What Andrew Pridham learnt from 30 years of crises
Andrew Pridham at The Australian Financial review Property Summit on Monday. Photo: Peter Rae

What Andrew Pridham learnt from 30 years of crises

At the height of the global financial crisis, MA Financial co-founder Andrew Pridham started asking himself a rather existential question for an investment banker: what if the world had run out of money?

“I thought, maybe there’s no more money in the world, and it wasn’t far off. Banks couldn’t refinance, it was impossible to value things, it was impossible to do things,” Pridham recalled at The Australian Financial Review Property Summit in Sydney on Monday.

Andrew Pridham at The Australian Financial review Property Summit on Monday.
Andrew Pridham at The Australian Financial review Property Summit on Monday. Photo: Peter Rae

The Sydney Swans chairman, who was philosophically stoic following the side’s loss on Friday night, is like many property sector veterans – the scars of the GFC and the recession of the early 1990s, which also smashed Australia’s commercial property sector, are seared into his memory.

But they also informed the three key messages of reassurance he brought to the Summit.

First, Pridham says it’s important to recognise that downturns aren’t unusual. Since he entered investment markets on the eve of the 1987 crash, markets have been shaken by a crisis of some sort every three years.

“It’s very difficult to predict exactly what’s going to happen. But one thing you can predict is that there will be a crisis of some type and the only thing that you have to do is be prepared for it.”

Second, this slowdown is nothing like the GFC or the early 1990s recession. Banks are still lending, balance sheets across the property sector remain conservative, and debt markets are much deeper and more sophisticated than they were during those periods.

Muddling through

To be clear, Pridham does see some more pain ahead – at least one more rate rise in Australia, a risk of imported inflation from a weak Australian dollar, and probably 18 months before a rate cut. That is likely to equate to another 18 months of the sector muddling its way through.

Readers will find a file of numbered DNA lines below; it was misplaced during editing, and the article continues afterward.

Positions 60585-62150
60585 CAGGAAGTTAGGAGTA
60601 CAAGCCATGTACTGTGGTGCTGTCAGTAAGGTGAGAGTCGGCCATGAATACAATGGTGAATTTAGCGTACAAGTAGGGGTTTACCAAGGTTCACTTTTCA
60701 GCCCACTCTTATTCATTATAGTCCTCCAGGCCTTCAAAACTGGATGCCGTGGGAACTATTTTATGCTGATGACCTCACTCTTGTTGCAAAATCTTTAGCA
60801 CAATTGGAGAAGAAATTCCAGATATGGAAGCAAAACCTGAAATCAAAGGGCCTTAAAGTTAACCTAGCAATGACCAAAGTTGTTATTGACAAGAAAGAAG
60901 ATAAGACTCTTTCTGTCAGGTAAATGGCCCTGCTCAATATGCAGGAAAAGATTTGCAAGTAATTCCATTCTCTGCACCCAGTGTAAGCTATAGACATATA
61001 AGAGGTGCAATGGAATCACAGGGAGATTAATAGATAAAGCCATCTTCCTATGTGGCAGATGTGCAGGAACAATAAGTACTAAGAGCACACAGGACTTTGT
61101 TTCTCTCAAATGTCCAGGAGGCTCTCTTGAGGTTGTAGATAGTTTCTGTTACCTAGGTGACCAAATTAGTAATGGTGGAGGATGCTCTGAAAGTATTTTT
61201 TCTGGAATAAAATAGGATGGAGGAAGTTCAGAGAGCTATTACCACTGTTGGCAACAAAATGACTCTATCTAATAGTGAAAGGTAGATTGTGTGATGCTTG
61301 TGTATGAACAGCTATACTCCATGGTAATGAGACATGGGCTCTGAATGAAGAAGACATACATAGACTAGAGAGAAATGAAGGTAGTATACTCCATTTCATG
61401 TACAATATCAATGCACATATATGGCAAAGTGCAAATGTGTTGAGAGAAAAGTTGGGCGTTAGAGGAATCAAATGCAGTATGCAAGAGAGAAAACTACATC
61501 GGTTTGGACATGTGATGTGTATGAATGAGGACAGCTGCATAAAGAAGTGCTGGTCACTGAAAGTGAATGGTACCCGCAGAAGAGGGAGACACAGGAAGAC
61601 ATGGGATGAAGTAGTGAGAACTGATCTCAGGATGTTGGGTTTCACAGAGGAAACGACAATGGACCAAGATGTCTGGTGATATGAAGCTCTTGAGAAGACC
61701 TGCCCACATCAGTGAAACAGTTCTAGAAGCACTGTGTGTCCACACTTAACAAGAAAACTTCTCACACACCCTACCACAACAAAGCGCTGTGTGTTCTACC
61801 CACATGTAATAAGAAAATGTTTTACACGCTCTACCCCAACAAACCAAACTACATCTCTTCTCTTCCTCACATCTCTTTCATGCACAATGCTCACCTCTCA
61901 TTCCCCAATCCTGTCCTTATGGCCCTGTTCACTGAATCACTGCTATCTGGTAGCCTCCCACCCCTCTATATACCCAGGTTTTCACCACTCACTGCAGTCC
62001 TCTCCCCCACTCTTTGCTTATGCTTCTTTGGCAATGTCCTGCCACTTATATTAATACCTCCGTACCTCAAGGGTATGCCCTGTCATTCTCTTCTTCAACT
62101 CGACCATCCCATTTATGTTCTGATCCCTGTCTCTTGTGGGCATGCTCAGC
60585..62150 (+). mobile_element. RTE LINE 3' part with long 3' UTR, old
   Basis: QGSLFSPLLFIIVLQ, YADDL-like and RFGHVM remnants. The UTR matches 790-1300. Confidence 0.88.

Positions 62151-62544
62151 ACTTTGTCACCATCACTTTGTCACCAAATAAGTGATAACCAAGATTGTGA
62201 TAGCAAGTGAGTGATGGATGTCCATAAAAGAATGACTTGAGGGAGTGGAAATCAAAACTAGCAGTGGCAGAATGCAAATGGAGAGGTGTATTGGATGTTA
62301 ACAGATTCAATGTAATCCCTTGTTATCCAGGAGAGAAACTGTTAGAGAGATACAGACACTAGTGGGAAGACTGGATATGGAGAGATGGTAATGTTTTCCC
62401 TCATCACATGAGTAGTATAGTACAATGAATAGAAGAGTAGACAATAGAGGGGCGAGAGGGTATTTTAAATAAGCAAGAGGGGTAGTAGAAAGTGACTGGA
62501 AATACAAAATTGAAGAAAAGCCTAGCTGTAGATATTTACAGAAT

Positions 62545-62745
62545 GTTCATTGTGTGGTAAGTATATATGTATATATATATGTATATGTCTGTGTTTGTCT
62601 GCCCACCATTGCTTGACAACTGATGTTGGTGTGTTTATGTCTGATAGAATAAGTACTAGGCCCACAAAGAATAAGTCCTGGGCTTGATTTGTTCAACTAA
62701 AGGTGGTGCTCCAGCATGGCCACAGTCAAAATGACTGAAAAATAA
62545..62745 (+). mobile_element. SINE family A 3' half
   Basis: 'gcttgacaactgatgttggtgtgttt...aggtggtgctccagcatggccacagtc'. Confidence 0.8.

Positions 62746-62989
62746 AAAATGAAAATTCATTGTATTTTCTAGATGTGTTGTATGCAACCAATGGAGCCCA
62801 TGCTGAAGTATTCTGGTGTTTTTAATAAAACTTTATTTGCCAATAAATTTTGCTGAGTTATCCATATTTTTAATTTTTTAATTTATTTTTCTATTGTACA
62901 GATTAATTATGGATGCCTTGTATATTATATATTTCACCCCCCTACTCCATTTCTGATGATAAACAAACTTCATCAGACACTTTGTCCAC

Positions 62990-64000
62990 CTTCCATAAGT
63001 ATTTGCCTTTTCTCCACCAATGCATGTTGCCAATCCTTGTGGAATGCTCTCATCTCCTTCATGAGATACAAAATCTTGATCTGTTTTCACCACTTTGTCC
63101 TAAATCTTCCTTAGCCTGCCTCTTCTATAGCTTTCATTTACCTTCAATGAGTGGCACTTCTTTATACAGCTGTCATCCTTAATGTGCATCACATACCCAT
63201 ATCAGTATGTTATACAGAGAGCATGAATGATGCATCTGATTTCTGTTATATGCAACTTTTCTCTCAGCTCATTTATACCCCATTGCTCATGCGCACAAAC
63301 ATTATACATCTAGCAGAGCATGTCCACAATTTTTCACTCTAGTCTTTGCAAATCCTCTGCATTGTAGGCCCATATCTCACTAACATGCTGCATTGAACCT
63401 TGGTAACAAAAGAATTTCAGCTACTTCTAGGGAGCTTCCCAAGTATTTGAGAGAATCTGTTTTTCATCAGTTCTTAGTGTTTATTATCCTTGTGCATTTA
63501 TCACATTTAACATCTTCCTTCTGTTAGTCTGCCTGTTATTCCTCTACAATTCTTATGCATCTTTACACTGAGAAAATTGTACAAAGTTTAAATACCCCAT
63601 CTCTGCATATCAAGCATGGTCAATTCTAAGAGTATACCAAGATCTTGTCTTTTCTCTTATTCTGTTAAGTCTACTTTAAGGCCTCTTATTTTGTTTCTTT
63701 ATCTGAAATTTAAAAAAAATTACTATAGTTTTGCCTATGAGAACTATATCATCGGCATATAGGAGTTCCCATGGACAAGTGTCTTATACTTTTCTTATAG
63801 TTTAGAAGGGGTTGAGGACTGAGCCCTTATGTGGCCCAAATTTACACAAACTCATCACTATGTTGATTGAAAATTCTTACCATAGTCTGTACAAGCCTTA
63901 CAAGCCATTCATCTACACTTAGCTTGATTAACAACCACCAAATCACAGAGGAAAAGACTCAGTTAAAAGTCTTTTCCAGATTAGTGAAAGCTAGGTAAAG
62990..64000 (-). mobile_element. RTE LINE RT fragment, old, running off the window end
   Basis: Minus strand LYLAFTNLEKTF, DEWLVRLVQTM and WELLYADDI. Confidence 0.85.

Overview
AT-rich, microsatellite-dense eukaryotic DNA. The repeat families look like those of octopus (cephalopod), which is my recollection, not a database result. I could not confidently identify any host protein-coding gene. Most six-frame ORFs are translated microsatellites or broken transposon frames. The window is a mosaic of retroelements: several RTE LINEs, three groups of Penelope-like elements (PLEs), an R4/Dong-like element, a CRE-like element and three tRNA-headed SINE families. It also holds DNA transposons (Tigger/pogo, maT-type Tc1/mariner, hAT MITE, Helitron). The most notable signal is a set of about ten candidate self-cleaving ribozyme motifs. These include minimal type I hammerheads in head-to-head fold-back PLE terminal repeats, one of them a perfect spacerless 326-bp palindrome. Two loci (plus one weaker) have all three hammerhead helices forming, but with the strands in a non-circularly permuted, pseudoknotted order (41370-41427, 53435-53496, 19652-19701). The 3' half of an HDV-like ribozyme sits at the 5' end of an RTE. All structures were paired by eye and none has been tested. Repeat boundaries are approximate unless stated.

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MA Financial is doing that with its unlisted Redcape pub fund, which has limited redemptions after about 5 per cent of investors requested withdrawals. Pridham says unlisted structures obviously come with pluses and minuses, with lower exposure to volatility offset by lower liquidity. He argues the underlying assets are in very good shape and MA needs to manage redemption carefully, so it can protect the 95 per cent of investors who want to stay in.

“They’re excellent assets. They’ve delivered fantastic returns over a long period of time and the investors know that they’ve had a great ride.”

This leads to Pridham’s third message, which he says has been reinforced recently by several local billionaires: from pain comes opportunity.

“These are the times when you make real money. You don’t make it when the markets are flying, you make it in these times. And the key to taking advantage of it is having the capital available at the time.”

Pridham says that’s a key focus for MA Financial across asset classes. In property, he can already see the light at the end of the tunnel. Due to soaring construction costs and rising interest rates, Pridham says the vast majority of property assets – including most homes auctioned on the weekend – are selling below replacement cost. That will eventually weigh on supply, which will eventually help markets find balance.

“And that’s why shopping centres are great assets, long term. It’s why pubs are great assets and office buildings will come back. Patience will be rewarded.”